Microsoft reaching out to younger startups

John Shinal · November 5, 2008 · Short URL: https://vator.tv/n/4f1

Software giant giving away resources to get smaller companies in the fold

 At a time when Microsoft's business model is under threat from Web-based applications from Google, open source initiatives and cloud computing services from Amazon.com and others, the company is expanding its efforts aimed at getting startups to adopt its software platform and tools.

The software giant today unveiled BizSpark, which will allow companies with less than $1 million in revenue to use Microsoft's many application suites for three years for free.

Companies will now be able to use the Windows operating system, database software, graphics tools and new Web-based CRM service to start building their own software products.

The startups, which have to be referred by a network of partners that includes the National Venture Capital Association and entrepreneurial groups like the Indus Entrepreneurs, also get access to Microsoft support and development teams for no cost.

Companies in the program will also be featured in Microsoft's Startup Zone Web site and get plugged into their Accelerator program, which Microsoft's Dan'l Lewin explains here.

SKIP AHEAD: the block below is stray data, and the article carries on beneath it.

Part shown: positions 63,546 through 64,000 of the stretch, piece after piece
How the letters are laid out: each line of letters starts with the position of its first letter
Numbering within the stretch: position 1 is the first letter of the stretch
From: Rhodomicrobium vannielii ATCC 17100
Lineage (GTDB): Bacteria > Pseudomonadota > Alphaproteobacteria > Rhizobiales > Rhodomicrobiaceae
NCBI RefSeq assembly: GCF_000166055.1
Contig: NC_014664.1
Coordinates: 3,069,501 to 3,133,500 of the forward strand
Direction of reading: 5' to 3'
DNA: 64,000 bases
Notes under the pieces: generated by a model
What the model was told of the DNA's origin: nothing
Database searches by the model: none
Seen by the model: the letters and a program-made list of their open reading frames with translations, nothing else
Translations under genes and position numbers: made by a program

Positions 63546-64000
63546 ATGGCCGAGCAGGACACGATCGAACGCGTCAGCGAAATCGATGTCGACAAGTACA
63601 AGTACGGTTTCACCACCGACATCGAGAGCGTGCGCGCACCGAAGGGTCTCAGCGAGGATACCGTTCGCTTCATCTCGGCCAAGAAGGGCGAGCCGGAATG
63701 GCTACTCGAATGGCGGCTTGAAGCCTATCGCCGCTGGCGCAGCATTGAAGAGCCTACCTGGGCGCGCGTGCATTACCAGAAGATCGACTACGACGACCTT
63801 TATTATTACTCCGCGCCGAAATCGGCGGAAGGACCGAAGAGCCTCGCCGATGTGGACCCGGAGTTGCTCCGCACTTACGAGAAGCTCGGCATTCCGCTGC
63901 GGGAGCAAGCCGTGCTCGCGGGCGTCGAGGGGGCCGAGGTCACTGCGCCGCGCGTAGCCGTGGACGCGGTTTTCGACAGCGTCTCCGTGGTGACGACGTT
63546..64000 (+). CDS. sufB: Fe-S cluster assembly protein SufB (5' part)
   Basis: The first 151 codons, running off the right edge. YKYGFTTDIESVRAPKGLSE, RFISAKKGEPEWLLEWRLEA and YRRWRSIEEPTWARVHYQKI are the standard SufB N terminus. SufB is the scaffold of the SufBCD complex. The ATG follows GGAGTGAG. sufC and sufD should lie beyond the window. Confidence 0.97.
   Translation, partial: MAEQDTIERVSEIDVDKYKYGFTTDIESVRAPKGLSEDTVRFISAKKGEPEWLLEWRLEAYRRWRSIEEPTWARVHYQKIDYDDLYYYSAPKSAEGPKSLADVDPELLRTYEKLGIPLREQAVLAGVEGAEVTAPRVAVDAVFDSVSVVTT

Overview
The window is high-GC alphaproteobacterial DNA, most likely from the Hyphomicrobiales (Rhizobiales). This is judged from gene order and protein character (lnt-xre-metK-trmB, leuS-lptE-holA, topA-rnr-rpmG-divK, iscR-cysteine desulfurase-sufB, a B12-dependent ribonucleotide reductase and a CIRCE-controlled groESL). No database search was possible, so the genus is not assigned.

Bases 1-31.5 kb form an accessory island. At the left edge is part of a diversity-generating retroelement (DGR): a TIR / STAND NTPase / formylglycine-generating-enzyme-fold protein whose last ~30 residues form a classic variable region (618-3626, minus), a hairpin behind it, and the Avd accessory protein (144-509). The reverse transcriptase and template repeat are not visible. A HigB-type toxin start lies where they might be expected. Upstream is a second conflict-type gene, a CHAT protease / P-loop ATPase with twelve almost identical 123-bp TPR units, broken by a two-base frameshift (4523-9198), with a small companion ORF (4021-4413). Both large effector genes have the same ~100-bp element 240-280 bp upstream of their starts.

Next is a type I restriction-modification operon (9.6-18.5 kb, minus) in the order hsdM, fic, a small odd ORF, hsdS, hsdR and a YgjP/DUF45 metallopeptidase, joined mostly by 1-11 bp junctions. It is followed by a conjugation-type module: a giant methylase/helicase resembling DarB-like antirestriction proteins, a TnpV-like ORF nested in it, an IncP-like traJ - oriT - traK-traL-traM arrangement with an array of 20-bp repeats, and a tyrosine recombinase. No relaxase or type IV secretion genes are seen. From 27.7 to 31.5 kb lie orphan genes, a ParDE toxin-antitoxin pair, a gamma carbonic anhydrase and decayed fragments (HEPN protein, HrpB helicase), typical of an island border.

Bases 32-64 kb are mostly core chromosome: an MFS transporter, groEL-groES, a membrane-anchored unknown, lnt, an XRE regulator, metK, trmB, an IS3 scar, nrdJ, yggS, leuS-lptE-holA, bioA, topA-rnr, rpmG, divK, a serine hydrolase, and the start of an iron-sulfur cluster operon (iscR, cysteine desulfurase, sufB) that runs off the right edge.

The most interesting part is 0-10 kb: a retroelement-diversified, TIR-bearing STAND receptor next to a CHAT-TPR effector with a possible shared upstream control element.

It's an enticing deal for young companies worried about keeping expenses low. The server software and support licenses for Windows Windows SQL and Visual Studio could easily save them $10,000 or more a year, depending on how many users they have.

There's a catch, of course. 

They have to be willing to start building their company on top of Microsoft infrastructure, potentially locking themselves in to software costs down the road in exchange for a hand-out now.

The freebies end when a startup turns three years old or passes $1 million in annual revenue.

But for startups whose developers are already familiar with working with Microsoft, it's a chance to save money at a time when investors are pushing them to cut costs.

For Microsoft, it's a smart way to try to get promising young startups into the fold before they decide to go elsewhere for their software needs.




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